Opinions as to the various legal, ethical and moral positions on couples entering into surrogacy arrangements in order to conceive a child often form the basis of heated debate.

In the Medical Indemnity space, we are seeing more cases where women (and their partners), who have lost their ability to carry or conceive a child due to alleged negligence by a health service provider, are claiming the costs associated with surrogacy arrangements.

Currently, altruistic surrogacy is the only form of surrogacy that is legal within Australia. Altruistic surrogacy means that the surrogate is not paid to “carry” the child, other than to cover reasonable medical and legal expenses. In Victoria, Tasmania, South Australia and Western Australia, however, residents are not prohibited from accessing commercial surrogacy arrangements overseas.

Reasonable medical and legal expenses

Under the Assisted Reproductive Treatment Regulations 2009 (Vic), prescribed costs incurred by the surrogate mother include any reasonable out of pocket medical expenses, any legal advice, and associated travel costs related to the pregnancy or birth.

As such, costs relating to:

  • IVF procedures, such as embryo freezing and thawing cycles or oocyte retrieval;
  • medical appointments/medications for both the commissioning parent/s and the surrogate mother before and during the pregnancy;
  • legal and counselling costs for the surrogate and the commissioning parent/s; and
  • travel costs for the surrogate and commissioning parent/s;

are likely to be recoverable by the commissioning mother (and any partner) who establishes a claim in negligence against their health service provider. Arguably, any such claim should be reduced by the out of pocket expenses that the mother would have incurred in achieving and carrying further pregnancies herself. There may also be debate as to the extent to which general damages should be reduced for restoring the prospect of having further children.

Whilst the costs of surrogacy in Australia are expensive, couples pursuing overseas surrogacy arrangements will likely encounter far higher costs. Insurers should be aware that there is uncertainty surrounding the issue of which costs will be deemed reasonable and therefore arguably recoverable by the plaintiff. For example, would ongoing expenses incurred by the commissioning parents for legal or medical complications arising from the arrangement be deemed compensable? There may also be evidentiary issues, for example the number of children a plaintiff claims she wished to have, and the number of IVF cycles likely to be required to achieve each pregnancy.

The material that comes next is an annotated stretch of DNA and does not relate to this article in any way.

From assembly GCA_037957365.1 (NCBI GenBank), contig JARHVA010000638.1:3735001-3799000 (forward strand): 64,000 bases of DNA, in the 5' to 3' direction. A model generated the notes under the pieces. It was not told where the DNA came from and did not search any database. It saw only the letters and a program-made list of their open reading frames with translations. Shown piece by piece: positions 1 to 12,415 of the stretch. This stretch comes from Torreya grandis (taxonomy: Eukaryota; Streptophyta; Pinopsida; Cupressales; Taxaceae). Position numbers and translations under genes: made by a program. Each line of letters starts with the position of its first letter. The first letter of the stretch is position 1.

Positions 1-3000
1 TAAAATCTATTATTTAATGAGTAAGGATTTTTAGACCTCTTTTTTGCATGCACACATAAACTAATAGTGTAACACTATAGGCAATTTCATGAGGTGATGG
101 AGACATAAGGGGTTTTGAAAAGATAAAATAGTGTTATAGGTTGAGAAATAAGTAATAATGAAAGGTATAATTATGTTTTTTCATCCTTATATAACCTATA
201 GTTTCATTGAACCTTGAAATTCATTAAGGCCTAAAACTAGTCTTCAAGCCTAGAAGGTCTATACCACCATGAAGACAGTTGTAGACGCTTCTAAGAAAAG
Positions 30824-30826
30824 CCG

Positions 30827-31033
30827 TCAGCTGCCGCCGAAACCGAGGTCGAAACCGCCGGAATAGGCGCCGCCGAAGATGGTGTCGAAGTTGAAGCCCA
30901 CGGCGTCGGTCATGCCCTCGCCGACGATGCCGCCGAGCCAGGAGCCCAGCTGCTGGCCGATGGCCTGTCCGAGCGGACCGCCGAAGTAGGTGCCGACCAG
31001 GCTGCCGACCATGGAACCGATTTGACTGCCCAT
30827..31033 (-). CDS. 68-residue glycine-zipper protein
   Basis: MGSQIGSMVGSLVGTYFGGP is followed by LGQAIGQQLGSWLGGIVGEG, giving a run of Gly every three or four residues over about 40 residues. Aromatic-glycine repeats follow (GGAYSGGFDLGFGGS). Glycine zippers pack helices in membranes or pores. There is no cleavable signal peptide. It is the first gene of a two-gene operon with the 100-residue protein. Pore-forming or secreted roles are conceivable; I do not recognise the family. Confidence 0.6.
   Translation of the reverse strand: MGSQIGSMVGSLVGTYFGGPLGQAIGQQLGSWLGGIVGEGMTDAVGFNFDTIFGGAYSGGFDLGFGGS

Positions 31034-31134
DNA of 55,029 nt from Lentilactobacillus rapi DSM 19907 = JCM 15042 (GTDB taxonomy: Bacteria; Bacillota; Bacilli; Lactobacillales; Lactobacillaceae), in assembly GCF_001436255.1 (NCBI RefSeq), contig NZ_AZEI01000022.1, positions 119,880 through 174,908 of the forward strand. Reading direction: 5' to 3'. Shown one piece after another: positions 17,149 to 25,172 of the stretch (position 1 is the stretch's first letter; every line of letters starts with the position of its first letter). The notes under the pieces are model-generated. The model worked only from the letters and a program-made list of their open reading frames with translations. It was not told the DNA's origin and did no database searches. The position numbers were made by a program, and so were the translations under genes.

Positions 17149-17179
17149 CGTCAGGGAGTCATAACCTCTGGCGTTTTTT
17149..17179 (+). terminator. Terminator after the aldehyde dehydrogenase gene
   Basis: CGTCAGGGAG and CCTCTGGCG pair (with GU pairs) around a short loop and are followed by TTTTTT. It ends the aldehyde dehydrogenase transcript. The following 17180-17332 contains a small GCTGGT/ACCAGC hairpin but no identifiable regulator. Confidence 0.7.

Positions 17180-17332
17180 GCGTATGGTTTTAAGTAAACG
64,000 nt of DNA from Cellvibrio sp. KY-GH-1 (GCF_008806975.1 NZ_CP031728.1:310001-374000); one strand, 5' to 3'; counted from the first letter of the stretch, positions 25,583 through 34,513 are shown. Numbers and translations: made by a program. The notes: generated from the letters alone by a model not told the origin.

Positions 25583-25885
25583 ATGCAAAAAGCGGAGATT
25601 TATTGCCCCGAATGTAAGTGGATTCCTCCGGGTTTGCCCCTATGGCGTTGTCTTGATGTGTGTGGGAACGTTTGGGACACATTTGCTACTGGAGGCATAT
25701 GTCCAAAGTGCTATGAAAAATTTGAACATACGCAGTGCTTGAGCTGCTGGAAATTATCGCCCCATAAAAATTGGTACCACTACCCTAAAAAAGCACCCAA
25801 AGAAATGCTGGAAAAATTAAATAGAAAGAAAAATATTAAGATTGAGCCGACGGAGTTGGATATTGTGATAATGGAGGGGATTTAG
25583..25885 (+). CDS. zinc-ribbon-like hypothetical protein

Insurers should also be aware that the legal status of overseas arrangements varies from country to country, and in many cases the state of the law is evolving rapidly. Overseas and domestic surrogacy agreements made in contravention of the local applicable laws will be void for illegality, and the costs may not therefore be recoverable.

The House of Representatives Standing Committee on Social Policy and Legal Affairs recently held an enquiry into surrogacy arrangements both in Australia and overseas. Its recommendations included that:

  • commercial surrogacy remain illegal in Australia;
  • the Australian Law Reform Commission conduct an in-depth 12 month review of current surrogacy laws throughout the States and Territories, with a view to informing and facilitating a national model law to streamline domestic surrogacy arrangements;
  • the Federal Government establish an interdepartmental taskforce to consider ways to protect the rights of children and surrogate mothers involved in overseas surrogacy arrangements, including conducting an audit of the practices employed in surrogacy destination countries to identify “high risk” destinations; and
  • the Department of Immigration and Border Protection be given powers to scrutinise whether domestic or international surrogacy laws have been breached when surrogate parents seek to bring a child into Australia, and where breaches are deemed to have occurred, to make determinations as to the best interests of the child, including custody.

While surrogacy is now clearly on the national agenda, it appears that reforms to clarify these highly emotive and legally complex issues are still some way off.